Apple announces iPad
Apple on Wednesday took the wraps off its long-rumored tablet device, with CEO Steve Jobs showcasing the iPad during a product event in San Francisco.
Slated to arrive at the end of March, the iPad will start at $499 for a Wi-Fi-equipped 16GB model. Apple will also sell 32GB and 64GB versions of the iPad for $599 and $699, respectively.
You’ll be able to add 3G connectivity to each of them for $130 more, with the 3G models arriving roughly a month after the iPad arrives in stores.
A slate that looks much like a larger iPhone, the iPad features a home button, a MacBook-like aluminum bezel and a glass screen. It’s a half-inch thick, weighs 1.5 pounds, and has a 9.7-inch LCD screen (with 1024 by 768 resolution). It will use a custom-made 1GHz CPU and flash storage and, Jobs claimed, will get up to 10 straight hours of battery life or a month of life on standby.
The iPad runs on a 1GHz Apple A4 chip. That’s an Apple-built processor resulting from the company’s April 2008 purchase of PA Semi, which specialized in low-power processors.
For connectivity, in addition to the optional 3G, it has 802.11n, Wi-Fi, and Bluetooth 2.1; it syncs to a Mac via USB. To feed those 3G connections, Jobs also announced two new cellular data plans from AT&T: $14.99 a month for 250MB of data, $29.99 a month for unlimited data; both are prepaid, meaning neither requires a contract like the two-year commitment that iPhone users must make.
Apple touts the iPad as a third category of device, positioned between a smartphone and a laptop. During Wednesday’s presentation, Jobs drew a pointed contrast between the iPad and netbooks—lower-cost PCs that have sold well in the mobile market. But Jobs characterized netbooks as slow, burdened with low-quality displays and running PC programs. “They’re not better than a laptop at anything,” Jobs said. “They’re just cheaper.”
Apple thinks the iPad fills the gap between phones and laptops by making it easier to browse through e-mail, photos, music, and videos. Apple also used demos Wednesday to showcase the iPad’s ability to display e-books and play games. Jobs spent parts of Wednesday’s demo seated in an armchair to show off the ease of using the tablet’s on screen controls.
The interface seems a blend of what you’d see on a Mac and an iPhone, though it clearly draws its primary inspiration from Apple's iPhone OS, featuring the same home screen application launcher and dock, and many of the same built-in applications. There are some more Mac-like touches in some of the applications, such as the iPod program and the Photos application.
The iPad features touch-screen controls and an on-screen keyboard (though an optional Keyboard Dock provides a full-size keyboard for when you’re charging the tablet). Unlike the iPhone, the iPad features panes, floating windows, and tabs—taking advantage of its larger screen space. But Jobs made a point of saying during his presentation that the more than 75 million people who have already bought an iPhone or iPod touch will be perfectly at home using the iPad's interface.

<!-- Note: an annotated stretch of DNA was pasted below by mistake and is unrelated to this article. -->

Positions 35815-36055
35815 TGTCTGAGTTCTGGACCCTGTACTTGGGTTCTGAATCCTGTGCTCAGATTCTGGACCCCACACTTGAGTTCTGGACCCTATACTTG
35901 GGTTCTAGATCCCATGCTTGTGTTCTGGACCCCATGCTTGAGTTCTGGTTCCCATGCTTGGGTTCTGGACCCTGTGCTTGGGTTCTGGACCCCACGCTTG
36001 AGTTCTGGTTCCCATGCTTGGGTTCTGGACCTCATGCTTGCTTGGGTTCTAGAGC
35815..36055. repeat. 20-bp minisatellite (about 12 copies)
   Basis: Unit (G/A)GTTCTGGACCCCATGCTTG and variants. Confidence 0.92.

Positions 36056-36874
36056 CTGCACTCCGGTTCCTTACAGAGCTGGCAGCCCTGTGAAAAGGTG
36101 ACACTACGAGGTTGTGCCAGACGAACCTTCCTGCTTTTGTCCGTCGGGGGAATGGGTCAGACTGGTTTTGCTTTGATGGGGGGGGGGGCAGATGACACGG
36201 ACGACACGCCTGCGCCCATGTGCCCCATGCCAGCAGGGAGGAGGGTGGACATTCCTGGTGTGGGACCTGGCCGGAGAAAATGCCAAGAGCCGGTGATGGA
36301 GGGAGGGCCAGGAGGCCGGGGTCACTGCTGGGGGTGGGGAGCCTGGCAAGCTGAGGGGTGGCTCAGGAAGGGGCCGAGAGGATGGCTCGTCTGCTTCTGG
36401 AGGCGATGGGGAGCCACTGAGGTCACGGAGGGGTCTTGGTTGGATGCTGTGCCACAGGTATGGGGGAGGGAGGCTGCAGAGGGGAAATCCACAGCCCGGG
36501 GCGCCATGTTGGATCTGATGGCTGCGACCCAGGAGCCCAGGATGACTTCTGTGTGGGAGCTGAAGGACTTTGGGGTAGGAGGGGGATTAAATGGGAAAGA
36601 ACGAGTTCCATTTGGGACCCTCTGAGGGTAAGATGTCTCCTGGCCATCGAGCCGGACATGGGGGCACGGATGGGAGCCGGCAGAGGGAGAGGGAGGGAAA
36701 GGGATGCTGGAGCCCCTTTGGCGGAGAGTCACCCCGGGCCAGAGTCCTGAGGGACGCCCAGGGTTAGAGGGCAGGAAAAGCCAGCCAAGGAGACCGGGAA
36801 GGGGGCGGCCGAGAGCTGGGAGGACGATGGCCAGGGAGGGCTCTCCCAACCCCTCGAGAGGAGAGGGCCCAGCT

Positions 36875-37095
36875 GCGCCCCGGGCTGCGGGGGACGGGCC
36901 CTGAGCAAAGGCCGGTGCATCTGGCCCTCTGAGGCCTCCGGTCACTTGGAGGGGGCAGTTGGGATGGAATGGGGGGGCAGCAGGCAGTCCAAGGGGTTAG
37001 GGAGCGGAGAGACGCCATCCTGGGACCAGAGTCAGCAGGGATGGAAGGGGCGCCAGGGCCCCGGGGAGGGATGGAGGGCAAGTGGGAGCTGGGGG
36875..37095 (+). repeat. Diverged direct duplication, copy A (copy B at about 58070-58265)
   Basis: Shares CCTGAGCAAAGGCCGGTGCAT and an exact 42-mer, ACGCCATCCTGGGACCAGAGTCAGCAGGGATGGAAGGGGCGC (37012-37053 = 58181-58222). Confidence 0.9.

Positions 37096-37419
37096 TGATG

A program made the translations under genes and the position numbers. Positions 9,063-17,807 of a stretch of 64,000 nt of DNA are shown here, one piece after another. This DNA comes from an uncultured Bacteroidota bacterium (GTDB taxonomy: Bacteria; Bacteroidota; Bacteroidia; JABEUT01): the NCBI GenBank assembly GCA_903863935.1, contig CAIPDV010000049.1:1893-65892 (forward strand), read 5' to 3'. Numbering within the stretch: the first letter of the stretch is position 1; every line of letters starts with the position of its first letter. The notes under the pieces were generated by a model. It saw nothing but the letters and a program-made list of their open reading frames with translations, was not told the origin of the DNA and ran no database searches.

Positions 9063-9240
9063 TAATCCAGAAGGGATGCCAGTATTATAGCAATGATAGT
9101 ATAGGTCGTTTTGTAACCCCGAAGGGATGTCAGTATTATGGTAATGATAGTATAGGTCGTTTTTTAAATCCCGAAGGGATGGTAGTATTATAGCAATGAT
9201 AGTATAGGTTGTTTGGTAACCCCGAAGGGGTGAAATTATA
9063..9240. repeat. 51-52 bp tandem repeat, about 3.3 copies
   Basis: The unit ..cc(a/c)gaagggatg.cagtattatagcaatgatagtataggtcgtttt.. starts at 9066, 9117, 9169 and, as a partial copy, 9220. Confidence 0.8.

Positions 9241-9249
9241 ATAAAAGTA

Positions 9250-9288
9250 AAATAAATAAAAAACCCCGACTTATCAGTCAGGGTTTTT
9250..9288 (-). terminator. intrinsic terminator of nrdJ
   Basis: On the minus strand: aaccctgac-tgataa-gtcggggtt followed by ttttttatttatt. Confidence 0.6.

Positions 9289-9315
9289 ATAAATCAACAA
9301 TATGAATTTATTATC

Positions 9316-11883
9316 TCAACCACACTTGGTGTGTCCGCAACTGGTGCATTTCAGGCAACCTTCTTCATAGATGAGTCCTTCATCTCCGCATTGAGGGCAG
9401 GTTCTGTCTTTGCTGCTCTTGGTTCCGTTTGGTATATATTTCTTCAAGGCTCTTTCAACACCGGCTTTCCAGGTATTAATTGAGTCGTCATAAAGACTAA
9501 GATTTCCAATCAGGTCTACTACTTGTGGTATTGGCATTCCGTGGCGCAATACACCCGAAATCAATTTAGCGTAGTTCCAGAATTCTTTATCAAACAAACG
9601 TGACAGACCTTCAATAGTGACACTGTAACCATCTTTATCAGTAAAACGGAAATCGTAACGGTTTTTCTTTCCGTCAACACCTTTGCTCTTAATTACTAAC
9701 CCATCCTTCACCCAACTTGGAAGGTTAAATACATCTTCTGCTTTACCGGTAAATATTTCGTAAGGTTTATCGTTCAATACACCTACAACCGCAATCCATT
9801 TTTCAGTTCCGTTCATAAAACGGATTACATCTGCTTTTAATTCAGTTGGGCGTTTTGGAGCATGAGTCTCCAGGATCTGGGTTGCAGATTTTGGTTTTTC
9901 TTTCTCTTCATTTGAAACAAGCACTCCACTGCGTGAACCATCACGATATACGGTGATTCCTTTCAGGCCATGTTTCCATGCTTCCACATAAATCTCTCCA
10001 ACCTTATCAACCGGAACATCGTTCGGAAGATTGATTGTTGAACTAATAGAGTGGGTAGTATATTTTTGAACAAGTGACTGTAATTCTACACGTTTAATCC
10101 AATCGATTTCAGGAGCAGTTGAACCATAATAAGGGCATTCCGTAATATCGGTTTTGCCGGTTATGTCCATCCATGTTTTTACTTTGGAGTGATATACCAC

As with the iPhone and iPod touch, videos on the iPad display in landscape mode and be switched between widescreen or fullscreen aspect ratios.
The iPad includes a dozen apps that Apple says have been designed specifically for the tablet. Specifically, Apple senior vice president Phil Schiller showed off a new version of iWork that has been customized for the tablet. None of the three iWork apps will be on the iPad by default, however; you’ll have to pay $10 each for to download iPad-specific versions of Numbers, Pages, and Keynote from the App Store.
Also included on the iPad is iBooks, a free application which will manage e-books on the tablet. While crediting Amazon for its pioneering efforts with the Kindle, Jobs announced that Apple was opening its own iBookstore where iPad users will be able to download electronic books from the likes of Penguin, Harper-Collins, Hachette, Simon & Schuster, and other publishers were already signed up to supply titles. Those titles will use the ePub format—an open e-book standard.
Other apps featured on the iPad include a calendar, notepad, Web browser, photo viewer, separate music and video playing apps, and YouTube.
The iPad will also run third-party software, in the form of mobile apps already available to iPod touch and iPhone users. Apple senior vice president Scott Forstall said that the tablet will run most of the existing 140,000 apps, which can run at their existing size surround by a bezel or doubled to run in full-screen mode. Demos during Wednesday’s presentation should even graphics-heavy performing admirably when run in full-screen mode on the iPad.
Apple is also making a software development kit available to developers, to help create apps specifically for the new device. To demonstrate what vendors could do with those tools, Forstall introduced representatives from Gameloft, Electronic Arts, the New York Times, and MLB.com to show off iPad apps they’d already built.
Macworld.com’s Philip Michaels contributed to this report
Macworld.com's Dan Moren contributed to this report
Updated at 10:44 a.m. PT with images and more iPad details.
Updated at 11:30 a.m. PT to add pricing and availability.
Updated at 1:46 p.m. with more detail throughout.
Updated at 3:08 p.m. with more details on the interface
- Solid and speedy hardware
- Big, bright touchscreen
- Large collection of apps
- Music and video apps could be better
- Heavier and harder to hold than a dedicated e-book reader
- External keyboard needed for long-form typing chores